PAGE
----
What’s the best apple?
“The one you’ve just picked,” says Dave Fraleigh, the sixth generation Fraleigh to grow apples at Rose Hill Farm in Red Hook. No, not Brooklyn’s Red Hook. We mean the town up in Dutchess County that’s home to heated discussions about whether Macouns or Jonalicious make better pies.
Rose Hill, founded in 1798, is one of the many orchards in the Hudson Valley where visitors can pick ripe fruit right off the trees and enjoy a bucolic rural experience less than two hours from Midtown.
Even the most carefully handled fruit cannot compare with one plucked from the branch in the autumn sun. Although local orchards use special airtight coolers to store apples for year-round sales, the annual harvest is right now, and the orchards of Ulster and Columbia counties are heavy with the sweet crop. The harvest began at the end of August with the colorful, juicy, crisp Sansa, a cross between a Japanese Akane and New Zealand Gala, and will go through early November with the hearty Braeburn (great for applesauce) and the good-for-long-keeping, crunchy Cameo.
New York is a major apple state, second only to Washington in domestic yield, with Hudson Valley orchards picking about eight million bushels of fruit annually. But the Empire State apple crop actually had its start on what is now the corner of Third Avenue and 13th Street, when New Netherlands governor Peter Stuyvesant planted our original apple tree. Settlers moving north into the Hudson Valley planted varieties prized more for taste than cosmetic perfection. The apples’ names reflected their region and appearance, like Black Gilliflower, a dessert apple that when fully ripe is nearly black, and the Roxbury (or Russet), a late and hardy golden fruit with dark-brown spots that keeps well through winter.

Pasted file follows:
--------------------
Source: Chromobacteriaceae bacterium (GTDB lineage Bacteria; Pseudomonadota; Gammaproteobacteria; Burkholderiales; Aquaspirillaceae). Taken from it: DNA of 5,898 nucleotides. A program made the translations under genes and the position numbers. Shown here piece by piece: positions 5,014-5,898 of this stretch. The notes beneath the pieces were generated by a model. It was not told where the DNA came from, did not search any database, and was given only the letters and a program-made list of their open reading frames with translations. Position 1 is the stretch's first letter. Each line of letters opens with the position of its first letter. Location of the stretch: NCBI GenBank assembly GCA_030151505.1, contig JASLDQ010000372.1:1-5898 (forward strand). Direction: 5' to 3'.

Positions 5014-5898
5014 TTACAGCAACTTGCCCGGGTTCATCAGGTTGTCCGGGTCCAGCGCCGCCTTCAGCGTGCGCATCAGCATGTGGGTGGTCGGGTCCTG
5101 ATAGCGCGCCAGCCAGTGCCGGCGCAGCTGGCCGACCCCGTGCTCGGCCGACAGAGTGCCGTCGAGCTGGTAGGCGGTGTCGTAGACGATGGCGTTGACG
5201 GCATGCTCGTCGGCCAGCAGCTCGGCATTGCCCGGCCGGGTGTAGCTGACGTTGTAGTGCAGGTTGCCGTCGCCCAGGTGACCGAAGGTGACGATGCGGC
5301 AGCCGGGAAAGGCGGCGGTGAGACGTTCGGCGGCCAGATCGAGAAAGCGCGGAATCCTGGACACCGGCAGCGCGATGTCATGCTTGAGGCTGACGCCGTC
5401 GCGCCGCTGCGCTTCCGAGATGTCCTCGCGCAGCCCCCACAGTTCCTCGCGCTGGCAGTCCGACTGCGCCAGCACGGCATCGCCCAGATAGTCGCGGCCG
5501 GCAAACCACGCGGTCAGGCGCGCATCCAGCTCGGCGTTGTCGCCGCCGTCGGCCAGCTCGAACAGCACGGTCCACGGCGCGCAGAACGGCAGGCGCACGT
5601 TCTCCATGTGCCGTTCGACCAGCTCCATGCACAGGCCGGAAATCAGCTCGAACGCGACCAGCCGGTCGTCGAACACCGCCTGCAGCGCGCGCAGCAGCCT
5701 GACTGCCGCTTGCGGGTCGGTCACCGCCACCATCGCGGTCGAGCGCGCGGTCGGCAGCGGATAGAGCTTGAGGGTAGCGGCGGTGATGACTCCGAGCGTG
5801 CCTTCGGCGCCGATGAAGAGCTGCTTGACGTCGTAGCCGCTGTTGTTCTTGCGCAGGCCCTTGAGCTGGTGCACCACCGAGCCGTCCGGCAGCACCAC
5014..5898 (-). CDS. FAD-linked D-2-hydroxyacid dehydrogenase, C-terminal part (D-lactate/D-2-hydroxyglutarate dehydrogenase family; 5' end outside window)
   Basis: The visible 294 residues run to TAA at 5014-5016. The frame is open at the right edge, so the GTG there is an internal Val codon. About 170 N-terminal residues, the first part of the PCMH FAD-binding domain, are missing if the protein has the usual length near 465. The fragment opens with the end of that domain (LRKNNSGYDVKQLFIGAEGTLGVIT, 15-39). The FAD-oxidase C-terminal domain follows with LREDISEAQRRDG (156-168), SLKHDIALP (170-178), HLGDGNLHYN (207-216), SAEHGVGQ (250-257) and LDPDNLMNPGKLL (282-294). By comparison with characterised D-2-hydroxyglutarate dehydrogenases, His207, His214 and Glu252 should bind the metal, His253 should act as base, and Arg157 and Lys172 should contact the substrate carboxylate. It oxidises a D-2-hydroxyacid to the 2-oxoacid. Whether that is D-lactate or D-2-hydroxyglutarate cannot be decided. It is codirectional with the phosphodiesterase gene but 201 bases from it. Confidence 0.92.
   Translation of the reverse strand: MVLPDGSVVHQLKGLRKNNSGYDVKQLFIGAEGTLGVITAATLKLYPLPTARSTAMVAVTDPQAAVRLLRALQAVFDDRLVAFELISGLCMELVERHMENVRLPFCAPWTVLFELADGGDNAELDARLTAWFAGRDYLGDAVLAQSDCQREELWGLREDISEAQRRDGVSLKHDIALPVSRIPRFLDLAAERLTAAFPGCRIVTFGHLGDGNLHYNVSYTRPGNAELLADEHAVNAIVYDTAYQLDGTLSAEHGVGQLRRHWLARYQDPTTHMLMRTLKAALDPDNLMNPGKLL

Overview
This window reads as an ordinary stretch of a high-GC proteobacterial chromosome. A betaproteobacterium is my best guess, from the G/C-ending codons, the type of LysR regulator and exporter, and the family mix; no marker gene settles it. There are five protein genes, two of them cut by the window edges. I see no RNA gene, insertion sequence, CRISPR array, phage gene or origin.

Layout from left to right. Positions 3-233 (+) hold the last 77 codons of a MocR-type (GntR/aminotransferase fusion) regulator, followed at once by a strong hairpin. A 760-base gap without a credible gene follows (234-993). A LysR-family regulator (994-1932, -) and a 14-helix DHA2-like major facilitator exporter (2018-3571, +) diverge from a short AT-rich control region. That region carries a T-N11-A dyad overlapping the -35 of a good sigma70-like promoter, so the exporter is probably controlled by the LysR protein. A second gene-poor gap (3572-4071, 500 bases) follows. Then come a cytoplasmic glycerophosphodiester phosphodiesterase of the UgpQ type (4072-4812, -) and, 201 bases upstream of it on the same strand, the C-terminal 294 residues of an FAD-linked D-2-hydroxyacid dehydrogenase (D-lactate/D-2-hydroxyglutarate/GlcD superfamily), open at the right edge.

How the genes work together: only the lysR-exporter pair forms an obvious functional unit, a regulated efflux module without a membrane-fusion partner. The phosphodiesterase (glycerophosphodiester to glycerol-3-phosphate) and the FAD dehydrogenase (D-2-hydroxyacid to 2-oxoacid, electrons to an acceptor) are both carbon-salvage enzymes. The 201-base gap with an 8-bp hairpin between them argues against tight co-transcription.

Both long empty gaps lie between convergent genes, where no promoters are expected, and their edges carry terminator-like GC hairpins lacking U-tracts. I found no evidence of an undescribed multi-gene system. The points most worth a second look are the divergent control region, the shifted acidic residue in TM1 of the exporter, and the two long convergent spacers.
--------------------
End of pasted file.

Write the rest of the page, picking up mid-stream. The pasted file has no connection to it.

Like people, apples reproduce sexually, so if you plant a seed you’ll get a brand new baby that may or may not bear many physical characteristics of its parents. Most trees grown from seed (those are called “pippins”) are unpalatable, which is why modern orchards instead plant cuttings. Every named apple, from Granny Smith to Winesap, is grown from cuttings of a single lucky pippin that hit the taste jackpot. At least 500 varieties of apples that were beloved a century ago were pippins first grown in New York State, although today average Americans sample only six varieties during their entire lives.
Plus, it’s doubtful that any of those apples of yesteryear, however delectable, could find a place on today’s Fairway or Key Food shelves, where appearance is mainly what matters: “We can’t sell apples unless they are perfectly round and red,” says Russ Bartolotta, whose family picks more than 130,000 bushels of apples a year, most of which are sold to middlemen for resale to retailers.